Atoms and Other Small Pieces is a short collection of fiction by author L. N. Nino, with the general theme of small details and the transition into horrible, deeply humanistic developments.
The first story, eponymous “Atoms,” compares and contrasts typical storytelling with the emotional existence of a non-sentient protagonist – a chemical compound – with the circumstances of a human tragedy; the second, “Debris,” centers on the story of a loveless mother-child relationship; the third, “Pennies,” ascribes itself an extended letter from a self-described philosopher of modern masculine virtue and creative genius who has fallen into difficult and unfair circumstances; finally, “Bubbles” is a sad, morbid poem based loosely on the author’s childhood experience of Rio de Janeiro.
It should be noted that it is difficult to reveal much about these stories without spoiling their interesting qualities, being that the longest is a mere 10 pages, and the shortest only 2; their total is only roughly 30 pages. The book is wholly a very brief read, and while this very short length seems unlikely to hold much value, the opposite is true; these very sharply-focused tales are honed to succinct points that deliver their intriguing ideas and emotional impacts with extremely careful, skilled writing. However, this should not be mistaken for a work on level footing with a piece of longer fiction or a larger collection of works, and the decision to collect these on their own – despite their fitting very neatly – seems unusual, and the book could easily be mistaken for something longer, if not more substantial.
Nino’s usual dark, human tragedy remains on form from previous works such as The Brain Within Its Groove and The Gray Man, sticking to his signatory elaborate writing style, ripe with a Gothic style of horror through omission and visceral detail left to be discovered between the lines. Expect to be left in the dark about how to feel until the final few lines have been processed as Nino displays a keen sense of how to keep a reader on edge without resorting to base fears.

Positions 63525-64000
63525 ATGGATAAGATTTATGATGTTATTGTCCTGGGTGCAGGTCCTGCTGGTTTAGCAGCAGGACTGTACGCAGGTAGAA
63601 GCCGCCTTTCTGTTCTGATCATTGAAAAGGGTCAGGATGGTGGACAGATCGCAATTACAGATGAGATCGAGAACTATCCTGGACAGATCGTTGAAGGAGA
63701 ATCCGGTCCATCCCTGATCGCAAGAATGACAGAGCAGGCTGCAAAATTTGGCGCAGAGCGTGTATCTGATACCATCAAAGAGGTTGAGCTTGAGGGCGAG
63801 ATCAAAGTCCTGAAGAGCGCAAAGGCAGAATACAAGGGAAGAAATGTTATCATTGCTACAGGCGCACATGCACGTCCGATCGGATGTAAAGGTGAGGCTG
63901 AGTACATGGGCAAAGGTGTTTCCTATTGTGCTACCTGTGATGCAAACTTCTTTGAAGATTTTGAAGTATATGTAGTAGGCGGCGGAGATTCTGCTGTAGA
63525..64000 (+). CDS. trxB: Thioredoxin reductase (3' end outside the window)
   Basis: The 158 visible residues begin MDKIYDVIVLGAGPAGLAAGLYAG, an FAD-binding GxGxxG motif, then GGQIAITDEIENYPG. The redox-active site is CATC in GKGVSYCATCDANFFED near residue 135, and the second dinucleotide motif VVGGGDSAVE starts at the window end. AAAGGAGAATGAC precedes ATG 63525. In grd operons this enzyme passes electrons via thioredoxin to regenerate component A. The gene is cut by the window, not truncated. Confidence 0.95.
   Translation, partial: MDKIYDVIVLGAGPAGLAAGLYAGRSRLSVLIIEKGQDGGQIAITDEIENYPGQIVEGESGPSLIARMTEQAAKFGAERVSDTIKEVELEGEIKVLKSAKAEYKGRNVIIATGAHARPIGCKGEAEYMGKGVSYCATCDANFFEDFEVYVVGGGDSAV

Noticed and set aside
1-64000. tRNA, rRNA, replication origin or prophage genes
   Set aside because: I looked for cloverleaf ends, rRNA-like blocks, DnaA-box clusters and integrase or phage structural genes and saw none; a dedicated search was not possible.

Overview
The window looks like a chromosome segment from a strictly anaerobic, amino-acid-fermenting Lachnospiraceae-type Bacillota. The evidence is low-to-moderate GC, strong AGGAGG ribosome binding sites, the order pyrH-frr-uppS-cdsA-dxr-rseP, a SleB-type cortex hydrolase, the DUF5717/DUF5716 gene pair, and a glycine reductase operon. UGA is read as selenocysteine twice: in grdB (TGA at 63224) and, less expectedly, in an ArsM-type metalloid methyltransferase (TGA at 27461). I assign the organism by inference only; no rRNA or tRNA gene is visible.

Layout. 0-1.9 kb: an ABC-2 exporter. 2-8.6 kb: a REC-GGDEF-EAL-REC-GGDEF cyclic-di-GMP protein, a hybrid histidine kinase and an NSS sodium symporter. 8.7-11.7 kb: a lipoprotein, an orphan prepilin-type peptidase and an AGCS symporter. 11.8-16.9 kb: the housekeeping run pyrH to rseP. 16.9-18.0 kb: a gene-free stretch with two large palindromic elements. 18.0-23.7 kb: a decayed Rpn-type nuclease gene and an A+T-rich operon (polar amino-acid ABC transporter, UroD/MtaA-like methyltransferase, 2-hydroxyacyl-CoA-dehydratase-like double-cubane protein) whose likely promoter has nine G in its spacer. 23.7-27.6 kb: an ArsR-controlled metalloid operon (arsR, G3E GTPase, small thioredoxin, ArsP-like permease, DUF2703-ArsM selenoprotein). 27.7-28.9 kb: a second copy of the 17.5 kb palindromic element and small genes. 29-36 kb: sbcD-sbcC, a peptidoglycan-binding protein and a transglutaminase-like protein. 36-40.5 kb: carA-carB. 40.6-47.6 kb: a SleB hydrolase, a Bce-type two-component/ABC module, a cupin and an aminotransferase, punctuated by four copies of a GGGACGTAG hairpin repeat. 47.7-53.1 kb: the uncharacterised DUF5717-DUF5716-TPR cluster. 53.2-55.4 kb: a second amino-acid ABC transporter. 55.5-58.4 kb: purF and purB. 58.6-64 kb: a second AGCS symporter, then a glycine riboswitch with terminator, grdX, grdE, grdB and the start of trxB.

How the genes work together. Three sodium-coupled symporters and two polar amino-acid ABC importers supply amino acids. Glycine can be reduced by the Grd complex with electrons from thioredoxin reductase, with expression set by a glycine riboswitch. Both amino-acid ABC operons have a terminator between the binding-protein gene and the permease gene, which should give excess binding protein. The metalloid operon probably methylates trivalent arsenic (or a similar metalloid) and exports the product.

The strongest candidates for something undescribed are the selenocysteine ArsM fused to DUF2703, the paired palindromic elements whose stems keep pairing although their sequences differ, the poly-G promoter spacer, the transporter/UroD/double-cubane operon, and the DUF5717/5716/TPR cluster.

That said, “Atoms” remains somehow the most memorable of the abridged anthology, partially due to its unique willingness here to take a step into the more graphical and emotive, while “Pennies” sticks out in contrast for remaining aloof. Both “Debris” and “Bubbles” remain impactful, but become sidelined by the far longer counterparts they surround. The collection would most likely have benefited from a greater selection to give the whole a longer-lasting, more memorable quality, although whether adding any further work for the sake of completeness would erode the tight knit remains in question.
Readers should be aware of the length of this exceptionally ‘small piece,’ but it is nonetheless very good, entertaining work that promises worth in its reading and subsequent re-reading. Nino’s astute writing once again enchants and engages, though hangs uncomfortably on difficult subjects, described in a very fine method of wording that may have some readers searching for a Thesaurus. If death and despair are subjects you’d like to avoid, this collection is certainly off your reading list, but for lovers of the Gothic and darkly comic (emphasis on the dark), Nino delivers a refreshing modern supply of the well-worn genre.